A 52-year-old man who was shot and critically wounded last year in Mount Vernon has died, according to authorities, who are investigating whether the victim was shot because he was gay.
Glen H. Footman was pronounced dead Nov. 9 at Maryland Shock Trauma Center, nearly 14 months after he was shot twice after being seen walking hand-in-hand with his partner in the 600 block of N. Howard St.
Baltimore police confirmed Footman's death on Friday but said the medical examiner's office has not yet ruled it a homicide, pending additional tests to determine whether he died as a direct result of the injuries he suffered in the shooting. Authorities said no arrests have been made. Police said at the time of the Sept. 22, 2008, shooting they had classified the attack as a "possible hate crime."
The victim's father, H. Rodney Footman, said by telephone from Brewer, Maine, that police told him a witness overheard a young man say shortly before the shooting: " 'I'm going to kill myself a gay tonight.' He took off with that intention, and he did just that. Police were very upfront with us in saying that the chance of this ever being solved is practically nil."
Police could not confirm that account Friday but said Footman and his partner had been walking south on Howard Street shortly after midnight when a male on a bicycle approached them from behind. Agent Donny Moses, a police spokesman, said Footman paused to speak to the man as his partner continued to walk.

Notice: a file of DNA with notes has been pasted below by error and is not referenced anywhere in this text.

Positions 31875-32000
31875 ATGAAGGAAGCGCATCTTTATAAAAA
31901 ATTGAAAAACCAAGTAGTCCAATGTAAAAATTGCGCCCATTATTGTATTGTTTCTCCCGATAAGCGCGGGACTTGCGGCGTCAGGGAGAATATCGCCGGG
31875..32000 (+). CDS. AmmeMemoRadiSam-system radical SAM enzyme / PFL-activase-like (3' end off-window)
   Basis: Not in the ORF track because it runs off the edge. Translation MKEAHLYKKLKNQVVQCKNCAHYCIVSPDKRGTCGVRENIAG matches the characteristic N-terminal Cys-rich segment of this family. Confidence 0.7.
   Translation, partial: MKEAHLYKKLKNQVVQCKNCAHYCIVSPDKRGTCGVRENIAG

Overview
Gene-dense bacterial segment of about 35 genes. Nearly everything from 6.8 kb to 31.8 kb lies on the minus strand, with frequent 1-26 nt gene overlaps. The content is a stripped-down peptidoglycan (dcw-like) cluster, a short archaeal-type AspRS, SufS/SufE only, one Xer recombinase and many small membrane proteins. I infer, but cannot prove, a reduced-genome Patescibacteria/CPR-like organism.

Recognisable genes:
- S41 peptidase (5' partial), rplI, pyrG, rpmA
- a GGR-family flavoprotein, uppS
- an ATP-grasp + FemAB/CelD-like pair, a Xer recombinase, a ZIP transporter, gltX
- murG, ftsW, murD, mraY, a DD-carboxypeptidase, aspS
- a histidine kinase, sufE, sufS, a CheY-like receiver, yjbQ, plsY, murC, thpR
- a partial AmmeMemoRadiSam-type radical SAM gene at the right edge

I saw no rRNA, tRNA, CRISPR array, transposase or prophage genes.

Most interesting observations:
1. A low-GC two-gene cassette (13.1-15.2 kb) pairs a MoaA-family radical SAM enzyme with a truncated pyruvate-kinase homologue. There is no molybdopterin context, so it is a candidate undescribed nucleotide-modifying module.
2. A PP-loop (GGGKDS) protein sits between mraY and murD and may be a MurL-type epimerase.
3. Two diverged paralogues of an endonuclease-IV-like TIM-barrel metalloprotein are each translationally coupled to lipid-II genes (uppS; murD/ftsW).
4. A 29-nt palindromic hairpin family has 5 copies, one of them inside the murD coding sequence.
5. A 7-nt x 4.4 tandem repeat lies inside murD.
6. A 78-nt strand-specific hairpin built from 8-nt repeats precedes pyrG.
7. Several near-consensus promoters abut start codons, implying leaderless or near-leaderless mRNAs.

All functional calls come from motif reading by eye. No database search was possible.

Moses said the partner turned and saw Footman and the young man "in what seemed a nonconfrontational conversation." Moses said the partner yelled, "Come on, let's go," and then heard two gunshots. He ran to Footman, who was lying on the ground.
The spokesman said the gunman ran but then returned to get his bicycle and rode north on Howard Street.
Footman grew up in Brewer and attended Purdue University in Indiana and the University of Maine, Orono. He was a licensed drug and alcohol counselor for youths, and had a master's degree in business administration in pastoral theology. His father said Glen Footman married in 1979, and the couple had two children before divorcing.
He moved to Texas, where he counseled inmates at a maximum-security prison; his father said he met Alex Chavarria, his partner and "soul mate," in San Antonio in 1996, and that the couple moved to Baltimore about two years before his death. Footman wasn't licensed to perform counseling in Maryland and was shot two weeks before he was to have started a new job at an insurance company, his father said.
A death notice published in Maine's Bangor Daily News said Footman "will be remembered by all who knew him for his sense of humor, infectious laugh, engaging smile, and truly pure kindness. He has touched many with his unforgettable spirit in his roles as a father, partner, son, brother, uncle and friend. He will be sadly missed."
The notice also noted that his relationship with Chavarria "became his sustaining grace during his last challenging year of physical and emotional struggle."
Chavarria, who now lives in San Antonio, did not return calls seeking comment. Footman's father said his son died at Shock Trauma surrounded by friends and family, and was buried Nov. 20 in Bangor, Maine.